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The Graduate [1967] : 50th Anniversary Review

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I first watched The Graduate (1967) when I was 18 years old. I watched the film again several times throughout my college years. However, I hadn’t revisited the film in several years before I watched it for its 50th-anniversary release last week. It is not until now, 10 years after my first viewing, that I fully appreciate it and empathize with the main character. In 1967, you had to make choices Ben Braddock (Dustin Hoffman) had to make at twenty-one. 50 years later, one does not have to make these choices until their mid-late 20s.




The Graduate perfectly captures the disillusionment and anxiety that can come with having to make the choice to enter a society that the previous generation has built for you and take it as a concrete norm, conformity. In a scene early on in the film, Ben is suffocated at a party thrown by his parents on his return home from college. The party is attended by his parent’s friends only; there is no one there his age. His parents are wealthy, he can see his life taking shape and he doesn’t like it. They surround him and overwhelm him. He is cooed over by women and is admired, while being slightly envied, by the male members of the crowd. There are cheek-pinching and a vague business proposition. Ben takes it in quietly and politely and with a slight pinch of dry wit – it is a fabulous performance by Dustin Hoffman in his first major screen role. All Ben wants is to be alone with his thoughts. He hides in the sanctuary of his room until Mrs. Robinson (Anne Bancroft) intrudes with a proposition of her own. She will not take no for an answer.

The very definition of a cougar, Mrs. Robinson shows Ben a life outside of the norm. It is something he craves but is too ethical and reserved to pursue. She manipulates his innocence and in turn, he finds his sense of rebellion deep inside of him. Ben drifts, sometimes literally, in between the social construct set up by his wealthy family and the thought of being outside, represented by Mrs. Robinson, who herself seems to be defeated by her own bourgeois lifestyle. Ben is told by his father at the beginning of the film that the world is his oyster. He is weighing up his options. Soon enough he is taking too long about it. His parents bug him to get a job, settle down, get married, or in the words of David Byrne, ‘This ain’t no party, this ain’t disco, this ain’t no foolin’ around’.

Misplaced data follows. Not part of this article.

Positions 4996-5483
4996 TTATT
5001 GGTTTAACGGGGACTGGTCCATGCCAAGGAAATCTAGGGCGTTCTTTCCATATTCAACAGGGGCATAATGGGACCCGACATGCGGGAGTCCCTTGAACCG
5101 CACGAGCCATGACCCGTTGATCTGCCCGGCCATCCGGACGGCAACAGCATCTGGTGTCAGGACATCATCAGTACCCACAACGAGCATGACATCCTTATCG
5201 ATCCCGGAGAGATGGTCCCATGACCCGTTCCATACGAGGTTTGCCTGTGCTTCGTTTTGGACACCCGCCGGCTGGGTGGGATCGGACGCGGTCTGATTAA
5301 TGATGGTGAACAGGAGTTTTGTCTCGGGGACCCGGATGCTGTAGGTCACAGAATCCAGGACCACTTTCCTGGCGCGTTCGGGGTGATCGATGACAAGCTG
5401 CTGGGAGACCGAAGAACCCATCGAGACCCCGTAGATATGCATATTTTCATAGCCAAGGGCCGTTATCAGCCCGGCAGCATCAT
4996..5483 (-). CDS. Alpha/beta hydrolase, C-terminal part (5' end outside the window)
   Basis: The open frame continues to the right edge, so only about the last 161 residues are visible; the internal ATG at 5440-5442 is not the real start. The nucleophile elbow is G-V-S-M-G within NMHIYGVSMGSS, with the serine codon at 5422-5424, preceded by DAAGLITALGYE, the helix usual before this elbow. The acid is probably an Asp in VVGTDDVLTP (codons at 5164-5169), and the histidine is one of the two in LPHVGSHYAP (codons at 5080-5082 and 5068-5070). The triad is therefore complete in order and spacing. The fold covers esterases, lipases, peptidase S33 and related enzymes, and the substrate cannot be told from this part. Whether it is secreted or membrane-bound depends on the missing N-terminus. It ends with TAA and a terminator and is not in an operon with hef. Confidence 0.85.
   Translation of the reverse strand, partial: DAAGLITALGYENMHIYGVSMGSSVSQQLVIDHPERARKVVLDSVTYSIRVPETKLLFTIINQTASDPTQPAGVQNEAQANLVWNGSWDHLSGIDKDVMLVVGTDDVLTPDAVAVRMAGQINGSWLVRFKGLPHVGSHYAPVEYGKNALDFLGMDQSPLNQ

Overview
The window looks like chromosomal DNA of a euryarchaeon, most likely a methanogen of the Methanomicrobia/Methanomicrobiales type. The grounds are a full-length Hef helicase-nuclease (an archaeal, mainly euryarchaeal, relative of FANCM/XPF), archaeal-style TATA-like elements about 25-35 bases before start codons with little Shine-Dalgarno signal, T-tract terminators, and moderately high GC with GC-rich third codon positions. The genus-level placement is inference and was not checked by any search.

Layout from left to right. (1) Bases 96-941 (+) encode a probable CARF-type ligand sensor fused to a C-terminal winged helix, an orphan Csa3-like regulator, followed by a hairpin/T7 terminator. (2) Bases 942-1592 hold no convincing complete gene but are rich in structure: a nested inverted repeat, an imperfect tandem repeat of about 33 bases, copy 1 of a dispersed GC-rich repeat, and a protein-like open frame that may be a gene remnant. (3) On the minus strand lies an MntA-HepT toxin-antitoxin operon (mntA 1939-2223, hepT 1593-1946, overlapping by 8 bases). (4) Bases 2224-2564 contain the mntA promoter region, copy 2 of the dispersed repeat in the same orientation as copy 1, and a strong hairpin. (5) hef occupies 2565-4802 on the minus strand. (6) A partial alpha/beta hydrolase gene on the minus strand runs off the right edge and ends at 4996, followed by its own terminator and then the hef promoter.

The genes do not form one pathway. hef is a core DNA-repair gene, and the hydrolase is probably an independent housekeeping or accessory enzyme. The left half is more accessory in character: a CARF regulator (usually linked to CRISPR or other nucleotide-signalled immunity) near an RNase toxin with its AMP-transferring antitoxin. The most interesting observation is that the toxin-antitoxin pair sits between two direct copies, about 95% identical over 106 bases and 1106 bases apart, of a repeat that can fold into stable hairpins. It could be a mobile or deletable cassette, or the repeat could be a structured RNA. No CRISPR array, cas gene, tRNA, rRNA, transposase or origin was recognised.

Ironically the girl that Mr. and Mrs. Braddock (played by William Daniels and Elizabeth Wilson) have in mind for Ben is Elaine Robinson (Katharine Ross), the daughter of Mrs. Robinson. This causes innumerable problems for Ben. He is forced by his parents to take Elaine on a date and is warned not to by Mrs. Robinson. Ben is between a rock and a hard place, not least when he ends up falling in love with Elaine. The plot of The Graduate teeters on the absurd but its satire is biting. It comes down to its witty script, deadpan performances, and its now iconic direction from Mike Nichols. The direction, along with Hoffman’s performance, slowly lets us into the quietly intriguing character of Ben. Nichols shows us a painting of a sad clown as Ben descends the stairs in his parent’s home, signifying his concealed depression. Hoffman’s awkwardness during a hotel liaison with Mrs. Robinson makes Ben’s extreme self-consciousness palpable. The delivery of the line, ‘Mrs. Robinson, your trying to seduce me’ lies somewhere between mental confidence and emotional insecurity, which makes it so hilarious.





The Graduate is a bildungsroman that can speak to any generation. For all her faults, Mrs. Robinson showed Ben the crack of light through which he pushed, leading him to become an unwitting counter-culture hero. The ending is farcical, potent and unforgettable.  

AUTHOR: TOM CROWLEY  

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